So it came to pass: “One day I left work after my shift and he was his normal self. Upon returning to work the following day, I was shocked to find him on a syringe driver and unconscious. I was so shocked and angered by this that Marion and I went to confront the ward manager.” They were told to put a sock in it. Nursing auxiliaries are at the bottom of the chain, without any medical qualifications. What was their word worth, against that of the formidable (and formidably well connected) Dr Jane Barton

    As Niall Kilmartin has said “One of the effects of single-payer is the patient’s loss of control.” For a NHS hospital, the government is the one you must keep happy, not the patient or their relatives. It is to the credit of NHS staff that most of the time their sense of humanity does keep them striving to help patients, but in a situation like this one where the locally dominant ethos is that “the kindest thing to do” is to “put the patients out of their misery” all history tells us that the private qualms of ordinary people are easily squashed – like those of Auxiliary Nurse Spilka, and she did more than most.

    For the staff, too, the civil service model followed by the NHS is one that gives less power to staff than a free market model would.

    (I will add a link to that earlier post to this post.)

  • Jacob

    Here is the devil’s advocate:
    For many patients who are terminally ill and in great pain – an overdose of morphine is the best solution, especially for the patient himself.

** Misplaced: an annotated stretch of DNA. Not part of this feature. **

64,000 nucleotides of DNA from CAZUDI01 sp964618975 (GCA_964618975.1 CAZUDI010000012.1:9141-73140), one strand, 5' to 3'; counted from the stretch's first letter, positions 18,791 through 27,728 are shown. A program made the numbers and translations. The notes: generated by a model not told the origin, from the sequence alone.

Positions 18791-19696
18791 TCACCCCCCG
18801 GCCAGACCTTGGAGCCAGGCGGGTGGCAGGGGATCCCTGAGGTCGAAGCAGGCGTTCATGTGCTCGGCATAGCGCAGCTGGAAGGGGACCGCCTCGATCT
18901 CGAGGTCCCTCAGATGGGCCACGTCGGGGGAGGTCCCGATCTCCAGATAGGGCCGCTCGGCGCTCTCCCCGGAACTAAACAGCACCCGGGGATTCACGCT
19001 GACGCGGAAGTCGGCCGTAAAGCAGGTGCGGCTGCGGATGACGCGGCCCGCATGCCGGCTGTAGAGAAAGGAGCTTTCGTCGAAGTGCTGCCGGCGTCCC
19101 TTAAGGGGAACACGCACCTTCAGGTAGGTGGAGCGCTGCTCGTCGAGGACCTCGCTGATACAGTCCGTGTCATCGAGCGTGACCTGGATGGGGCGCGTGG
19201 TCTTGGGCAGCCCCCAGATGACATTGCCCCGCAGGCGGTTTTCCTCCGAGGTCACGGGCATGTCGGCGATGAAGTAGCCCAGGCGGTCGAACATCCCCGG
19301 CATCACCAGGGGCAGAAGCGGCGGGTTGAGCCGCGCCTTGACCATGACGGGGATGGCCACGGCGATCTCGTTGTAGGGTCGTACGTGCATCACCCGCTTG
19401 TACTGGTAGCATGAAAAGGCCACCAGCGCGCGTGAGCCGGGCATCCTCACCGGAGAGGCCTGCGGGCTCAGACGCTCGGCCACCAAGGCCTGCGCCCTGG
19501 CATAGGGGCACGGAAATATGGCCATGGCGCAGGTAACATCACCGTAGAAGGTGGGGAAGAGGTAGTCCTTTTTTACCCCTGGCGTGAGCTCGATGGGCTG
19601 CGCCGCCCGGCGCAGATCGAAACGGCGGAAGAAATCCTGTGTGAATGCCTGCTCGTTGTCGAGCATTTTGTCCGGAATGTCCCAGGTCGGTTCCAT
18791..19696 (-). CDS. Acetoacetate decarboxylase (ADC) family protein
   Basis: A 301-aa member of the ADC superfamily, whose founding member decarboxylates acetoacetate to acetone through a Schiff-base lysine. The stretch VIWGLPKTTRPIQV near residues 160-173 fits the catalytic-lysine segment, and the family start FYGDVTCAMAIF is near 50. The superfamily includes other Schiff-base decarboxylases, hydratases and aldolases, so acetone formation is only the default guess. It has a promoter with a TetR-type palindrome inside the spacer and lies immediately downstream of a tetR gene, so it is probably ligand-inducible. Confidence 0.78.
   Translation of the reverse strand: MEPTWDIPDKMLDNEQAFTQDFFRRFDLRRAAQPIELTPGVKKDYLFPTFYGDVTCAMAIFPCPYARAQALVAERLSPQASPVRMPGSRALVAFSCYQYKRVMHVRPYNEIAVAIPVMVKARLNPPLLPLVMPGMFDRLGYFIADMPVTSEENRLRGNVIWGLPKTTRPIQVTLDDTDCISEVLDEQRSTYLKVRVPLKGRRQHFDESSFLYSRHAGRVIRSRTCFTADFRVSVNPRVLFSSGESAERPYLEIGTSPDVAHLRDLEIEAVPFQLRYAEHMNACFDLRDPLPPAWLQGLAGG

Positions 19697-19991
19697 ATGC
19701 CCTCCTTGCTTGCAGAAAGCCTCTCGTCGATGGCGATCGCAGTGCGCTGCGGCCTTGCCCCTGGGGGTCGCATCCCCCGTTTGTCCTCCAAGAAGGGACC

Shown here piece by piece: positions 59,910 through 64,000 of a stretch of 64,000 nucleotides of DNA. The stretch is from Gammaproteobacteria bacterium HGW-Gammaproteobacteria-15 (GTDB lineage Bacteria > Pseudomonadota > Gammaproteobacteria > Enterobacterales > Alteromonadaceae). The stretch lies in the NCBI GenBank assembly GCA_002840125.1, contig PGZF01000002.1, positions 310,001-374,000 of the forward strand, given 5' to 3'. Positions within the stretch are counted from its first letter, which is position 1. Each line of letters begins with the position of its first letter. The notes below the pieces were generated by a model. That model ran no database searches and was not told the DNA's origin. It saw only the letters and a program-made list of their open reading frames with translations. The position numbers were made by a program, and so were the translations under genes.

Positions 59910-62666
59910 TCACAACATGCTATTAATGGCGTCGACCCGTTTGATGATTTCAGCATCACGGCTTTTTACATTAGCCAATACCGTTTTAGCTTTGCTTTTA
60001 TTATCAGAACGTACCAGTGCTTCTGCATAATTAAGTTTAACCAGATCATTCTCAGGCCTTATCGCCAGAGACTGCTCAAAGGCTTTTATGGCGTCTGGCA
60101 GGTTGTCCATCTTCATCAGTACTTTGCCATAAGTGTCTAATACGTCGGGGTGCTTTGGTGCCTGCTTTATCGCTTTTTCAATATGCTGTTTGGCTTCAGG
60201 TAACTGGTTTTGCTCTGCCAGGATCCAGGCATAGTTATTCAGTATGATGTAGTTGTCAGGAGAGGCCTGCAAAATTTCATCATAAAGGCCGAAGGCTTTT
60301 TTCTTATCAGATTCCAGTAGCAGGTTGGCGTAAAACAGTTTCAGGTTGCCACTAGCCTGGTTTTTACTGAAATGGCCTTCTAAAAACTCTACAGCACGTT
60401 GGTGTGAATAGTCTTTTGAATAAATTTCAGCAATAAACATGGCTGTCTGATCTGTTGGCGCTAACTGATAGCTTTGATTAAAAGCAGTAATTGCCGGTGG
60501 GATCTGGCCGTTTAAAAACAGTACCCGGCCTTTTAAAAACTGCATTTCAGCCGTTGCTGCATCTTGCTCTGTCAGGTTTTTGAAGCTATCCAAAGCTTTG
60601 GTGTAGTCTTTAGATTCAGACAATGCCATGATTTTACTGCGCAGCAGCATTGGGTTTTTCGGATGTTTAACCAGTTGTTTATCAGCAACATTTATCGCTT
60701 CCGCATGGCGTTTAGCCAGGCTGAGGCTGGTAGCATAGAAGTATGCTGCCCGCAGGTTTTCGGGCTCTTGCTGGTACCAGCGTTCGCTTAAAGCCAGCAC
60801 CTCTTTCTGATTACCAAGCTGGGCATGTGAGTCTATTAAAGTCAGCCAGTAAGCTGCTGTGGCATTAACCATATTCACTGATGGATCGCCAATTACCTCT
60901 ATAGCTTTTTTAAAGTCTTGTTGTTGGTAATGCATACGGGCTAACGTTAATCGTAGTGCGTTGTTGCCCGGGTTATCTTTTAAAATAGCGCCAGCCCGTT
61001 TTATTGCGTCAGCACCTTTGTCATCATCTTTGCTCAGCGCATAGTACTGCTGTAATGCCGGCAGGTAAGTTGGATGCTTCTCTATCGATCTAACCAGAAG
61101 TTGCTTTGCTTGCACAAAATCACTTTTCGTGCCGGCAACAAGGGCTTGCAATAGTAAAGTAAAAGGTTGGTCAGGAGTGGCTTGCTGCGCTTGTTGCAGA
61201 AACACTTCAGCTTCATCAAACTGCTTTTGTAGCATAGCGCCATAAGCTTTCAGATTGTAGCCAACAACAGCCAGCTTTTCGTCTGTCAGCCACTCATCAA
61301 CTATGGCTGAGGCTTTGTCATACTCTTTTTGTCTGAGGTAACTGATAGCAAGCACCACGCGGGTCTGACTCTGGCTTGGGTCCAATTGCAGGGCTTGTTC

The decision should not be taken by one doctor alone, he needs to get the consent of relatives which would, normally, under the circumstances, grant such consent. He needs also to consult at least another, superior, doctor.

    I know, from personal experience with relatives, of at least two cases (not in the UK) which ended their lives this way.

    I don’t know if the cases described in the articles followed the procedure I outlined above, maybe they did.

  • Natalie Solent (Essex)


    Doctors have been doing what you describe (giving morphine or similar drugs with the primary intention of easing pain but where it is known and accepted that the effect of the drug will be to hasten death) since such drugs became available, long before the formation of the NHS. I believe the official doctrine is that it is legal so long as the intention is not to cause death. This probably involves a certain amount of doublethink, but it would be harsh indeed to condemn people for doing the best they could to ease suffering in circumstances where there was no hope of the patient recovering.

    But that was not what was happening at Gosport. Quoting the Guardian article:

    An independent inquiry last year into events at Gosport War Memorial hospital in Hampshire found 456 patients had their lives shortened as a result of being given opioids without medical reason between 1987 and 2001.

  • Nullius in Verba

    There’s a common problem in jobs that involve very high stakes like the care industries, which is that scandals and prosecutions lead to bursts of extreme risk aversion. If doctors know they can be prosecuted if they make a mistake, they will refuse to treat people. They’ll take no risks. They’ll make no move without first exhausting every possible test and precaution. Likewise, social workers swing from taking every kid into care (after a scandal where some kid was left to be abused) to refusing to take any kid into care (after a scandal where some kid was taken from innocent parents). Incentives matter. If the worker is taking an extreme personal risk by treating you or helping you, they will only do so when they really have to. The higher the risk of litigation, the higher the payouts if you lose, the more risk averse carers will be. It’s been reported that in the US 50% of doctors would not stop at a road traffic accident, while in Canada 90% would, and it’s speculated that the reason for the difference is the perception of the US being more litigious.